Operator Buys More Companies, Classes Up Fleet

Martin Romjue
Posted on October 7, 2016

Ecko Transportation owner and CEO Harry Dhillon (L) with Olga Sprina and Russell McGillicuddy, whose company, Air One Limousine, he bought Aug. 9. They are pictured here at a GCLA fundraiser Sept. 24 in Torrance. (LCT photo)

Ecko Transportation owner and CEO Harry Dhillon (L) with Olga Sprina and Russell McGillicuddy, whose company, Air One Limousine, he bought Aug. 9. They are pictured here at a GCLA fundraiser Sept. 24 in Torrance. (LCT photo)

SAN JOSE, Calif. — For all the industry challenges arising from TNCs nationwide, no operators must maneuver smarter than those in the San Francisco Bay Area, birthplace of Uber, Lyft, and the growing app-on-demand culture.

Operator Harry Dhillon, owner and founder of Ecko Transportation Worldwide in San Jose, has spent the past 18 months buying three local limousine operations while launching a complementary industry start-up. A look at his strategy provides some insights for operators figuring out how to survive and succeed as the on-demand mode of commerce sweeps through the global economy.

Dhillon, a 2015 LCT Operator of the Year Award winner, deploys a strategy that brings together several trends seen among limo operators: Buy smaller companies, create service niches or tiers, diversify the client base, upgrade the chauffeured fleet, expand into complementary regions, and start new, preferably tech-oriented, businesses.

Altogether, this approach can fortify a limousine company for the long-term while giving it advantages over Transportation Network Companies (TNCs).

“You need young energy to make sure you’re on par with the competition,” Dhillon told LCT. “You don’t put all your eggs in one basket but have different businesses and revenue generating pipelines.”

Altogether, the three purchased companies will boost Ecko’s overall fleet to 35 vehicles and enable it to expand into the Napa region.

  • Most recently, Dhillon closed a deal Sept. 9 to buy Limo Stop of San Jose, the company that operated the stretch limousine involved in the fatal fire of May 4, 2013 in which five women died. The company had been in business for 16 years. Dhillon plans to rebrand it as L Worldwide Transportation, doing business under Ecko. The company gained two vehicles as part of the deal, which adds $600,000 to its revenue stream. “The limo fire was an unfortunate incident that can happen to any one of us,” Dhillon said. “They were trying to sell but no operators wanted it, but I saw potential. They have good corporate client accounts.”
  • A month before, Dhillon acquired Air One Transportation Worldwide of San Jose, a small-fleet operation with four vehicles owned by Olga Spirina and Russell McGillicuddy. The $400,000 annual revenue operation specializes in a high-end VIP local clientele. As a result, Dhillon is keeping the company running under its name and website as his elite service tier. “I bought the company because the profit margin was higher and it had a clientele in place with many airport round-trips,” Dhillon said. “The rates are higher than for a normal limousine service because of its elite level clients.”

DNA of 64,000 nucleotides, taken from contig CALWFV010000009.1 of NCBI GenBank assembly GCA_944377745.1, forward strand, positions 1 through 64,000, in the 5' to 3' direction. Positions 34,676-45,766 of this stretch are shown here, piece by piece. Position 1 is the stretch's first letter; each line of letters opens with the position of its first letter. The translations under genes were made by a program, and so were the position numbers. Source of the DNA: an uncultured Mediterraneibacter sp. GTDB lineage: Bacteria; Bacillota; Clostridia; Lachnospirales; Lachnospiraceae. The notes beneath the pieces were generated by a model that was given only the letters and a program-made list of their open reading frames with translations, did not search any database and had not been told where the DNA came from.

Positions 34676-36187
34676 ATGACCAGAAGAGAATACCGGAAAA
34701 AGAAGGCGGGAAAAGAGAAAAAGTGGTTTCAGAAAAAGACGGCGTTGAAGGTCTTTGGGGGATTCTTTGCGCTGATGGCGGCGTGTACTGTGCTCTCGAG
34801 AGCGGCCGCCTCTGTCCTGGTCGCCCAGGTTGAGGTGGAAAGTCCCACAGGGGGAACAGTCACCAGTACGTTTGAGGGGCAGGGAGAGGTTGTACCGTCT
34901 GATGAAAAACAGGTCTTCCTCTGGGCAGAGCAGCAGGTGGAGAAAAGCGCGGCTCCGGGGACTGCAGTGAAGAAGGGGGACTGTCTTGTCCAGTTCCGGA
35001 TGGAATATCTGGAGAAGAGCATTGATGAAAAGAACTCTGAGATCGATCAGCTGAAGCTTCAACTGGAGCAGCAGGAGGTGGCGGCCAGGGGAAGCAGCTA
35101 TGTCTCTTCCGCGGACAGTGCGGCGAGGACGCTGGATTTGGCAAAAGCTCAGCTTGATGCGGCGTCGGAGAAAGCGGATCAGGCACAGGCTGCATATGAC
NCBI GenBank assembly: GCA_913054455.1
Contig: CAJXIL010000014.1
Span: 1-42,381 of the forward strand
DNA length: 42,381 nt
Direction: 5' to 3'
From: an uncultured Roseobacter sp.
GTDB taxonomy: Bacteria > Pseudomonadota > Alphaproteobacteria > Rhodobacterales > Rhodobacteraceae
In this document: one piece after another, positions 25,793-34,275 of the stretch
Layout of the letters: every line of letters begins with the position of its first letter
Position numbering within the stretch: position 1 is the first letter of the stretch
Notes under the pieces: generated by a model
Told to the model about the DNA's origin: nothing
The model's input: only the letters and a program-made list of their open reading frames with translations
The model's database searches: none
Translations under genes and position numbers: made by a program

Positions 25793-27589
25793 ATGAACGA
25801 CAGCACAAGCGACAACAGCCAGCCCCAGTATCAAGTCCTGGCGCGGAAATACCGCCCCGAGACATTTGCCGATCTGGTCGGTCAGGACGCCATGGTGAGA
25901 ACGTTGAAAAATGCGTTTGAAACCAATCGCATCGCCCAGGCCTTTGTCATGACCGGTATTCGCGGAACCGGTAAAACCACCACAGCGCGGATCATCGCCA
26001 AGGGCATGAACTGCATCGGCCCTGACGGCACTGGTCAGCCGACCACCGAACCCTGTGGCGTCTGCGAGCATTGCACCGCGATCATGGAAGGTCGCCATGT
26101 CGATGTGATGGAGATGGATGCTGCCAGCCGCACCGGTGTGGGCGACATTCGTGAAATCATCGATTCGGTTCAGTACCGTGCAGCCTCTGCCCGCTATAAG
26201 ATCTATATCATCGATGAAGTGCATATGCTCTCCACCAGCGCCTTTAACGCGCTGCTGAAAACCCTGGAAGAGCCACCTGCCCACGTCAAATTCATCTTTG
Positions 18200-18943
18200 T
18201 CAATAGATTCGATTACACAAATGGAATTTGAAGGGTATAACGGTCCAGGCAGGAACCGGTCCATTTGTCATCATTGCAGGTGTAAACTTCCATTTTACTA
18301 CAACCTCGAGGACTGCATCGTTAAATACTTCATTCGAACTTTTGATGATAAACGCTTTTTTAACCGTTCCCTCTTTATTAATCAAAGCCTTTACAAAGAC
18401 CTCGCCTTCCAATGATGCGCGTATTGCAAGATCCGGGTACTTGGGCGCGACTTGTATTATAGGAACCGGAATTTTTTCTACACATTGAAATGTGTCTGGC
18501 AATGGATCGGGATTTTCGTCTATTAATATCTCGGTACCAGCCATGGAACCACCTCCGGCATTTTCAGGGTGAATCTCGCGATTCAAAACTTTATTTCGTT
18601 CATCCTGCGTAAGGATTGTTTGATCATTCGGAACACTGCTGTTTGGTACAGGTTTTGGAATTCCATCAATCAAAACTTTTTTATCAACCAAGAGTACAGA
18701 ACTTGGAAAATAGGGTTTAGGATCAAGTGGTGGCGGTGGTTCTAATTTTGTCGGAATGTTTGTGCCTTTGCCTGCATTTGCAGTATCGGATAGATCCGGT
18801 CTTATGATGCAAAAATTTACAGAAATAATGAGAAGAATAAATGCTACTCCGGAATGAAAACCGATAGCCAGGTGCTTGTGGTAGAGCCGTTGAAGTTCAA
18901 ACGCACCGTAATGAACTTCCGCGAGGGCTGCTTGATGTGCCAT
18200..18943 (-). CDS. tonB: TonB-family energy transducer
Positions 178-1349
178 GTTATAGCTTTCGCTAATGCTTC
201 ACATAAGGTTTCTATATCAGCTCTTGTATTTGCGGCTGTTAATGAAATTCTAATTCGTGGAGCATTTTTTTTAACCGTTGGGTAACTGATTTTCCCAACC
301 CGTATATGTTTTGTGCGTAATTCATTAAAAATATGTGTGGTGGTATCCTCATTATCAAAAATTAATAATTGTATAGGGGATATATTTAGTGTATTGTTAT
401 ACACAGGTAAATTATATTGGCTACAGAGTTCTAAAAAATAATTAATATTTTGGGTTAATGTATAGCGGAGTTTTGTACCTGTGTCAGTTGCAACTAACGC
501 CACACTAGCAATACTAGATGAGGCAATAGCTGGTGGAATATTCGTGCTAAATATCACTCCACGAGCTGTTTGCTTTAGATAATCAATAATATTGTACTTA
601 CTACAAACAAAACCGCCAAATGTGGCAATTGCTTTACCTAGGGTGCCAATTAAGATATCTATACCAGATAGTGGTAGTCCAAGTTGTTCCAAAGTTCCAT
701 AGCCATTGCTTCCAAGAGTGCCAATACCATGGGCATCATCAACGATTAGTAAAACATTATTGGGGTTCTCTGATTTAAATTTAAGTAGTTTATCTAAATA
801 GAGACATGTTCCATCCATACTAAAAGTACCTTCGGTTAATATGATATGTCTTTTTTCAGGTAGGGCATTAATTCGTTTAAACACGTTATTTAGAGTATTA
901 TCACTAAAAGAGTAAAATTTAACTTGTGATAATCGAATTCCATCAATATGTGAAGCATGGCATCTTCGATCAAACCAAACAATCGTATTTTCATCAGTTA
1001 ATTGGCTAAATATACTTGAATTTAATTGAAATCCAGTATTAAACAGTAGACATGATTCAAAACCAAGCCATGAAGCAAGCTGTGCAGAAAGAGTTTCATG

• In March 2015, Dhillon bought the largest of the acquired companies, Excel Limo & Sedan Service of Mountain View, a 16-year-old operation that added $1.4 million and 10 vehicles to the Ecko fleet. The company did mostly airport runs and group trips.

Combined, the added companies boost Ecko’s overall estimated revenues this year to $5.5 million with a combined fleet of 35 vehicles. Between now and the end of 2017, Dhillon will be upgrading his fleet exclusively to BMW 740i sedans, Mercedes-Benz S Class sedans, Lincoln-Continentals, and Cadillac Escalades. Those premium level luxury vehicles will complement his Grech Motors minibuses and Mercedes-Benz Sprinter Vans.

Ecko’s farm-out business has grown since last year from zero to about 8-10 reservations per day, making up about 12-15% of his annual business. Overall, the client mix divides 70% corporate/business versus 30% retail/leisure. To grow his market reach, Dhillon joined a private aviation association to connect with charter jet providers to serve more FBOs and private aviation markets. Long-term, Dhillon wants to consider buying more smaller limousine operations in the $500,000-plus annual revenue range and grow to $15 million during the next three years.

Complementing his operations, Dhillon launched a start-up in July called Dhillon Enterprises, dba as Hashtag Business Solutions in Chandigarh, India. The five-employee company provides a one-stop shop for all small to mid-sized fleet operators needing 24/7 on-demand answering services, website designs, logo designs, presentation PDFs, and quality checks of operations. Hashtag assigns one employee per client company, who can focus exclusively on that company's service needs. Dhillon plans to introduce the company at upcoming trade show exhibits.

Related Topics: building your clientele, business deals, business growth, California operators, client markets, mergers & acquisitions, San Francisco operators, tiered services

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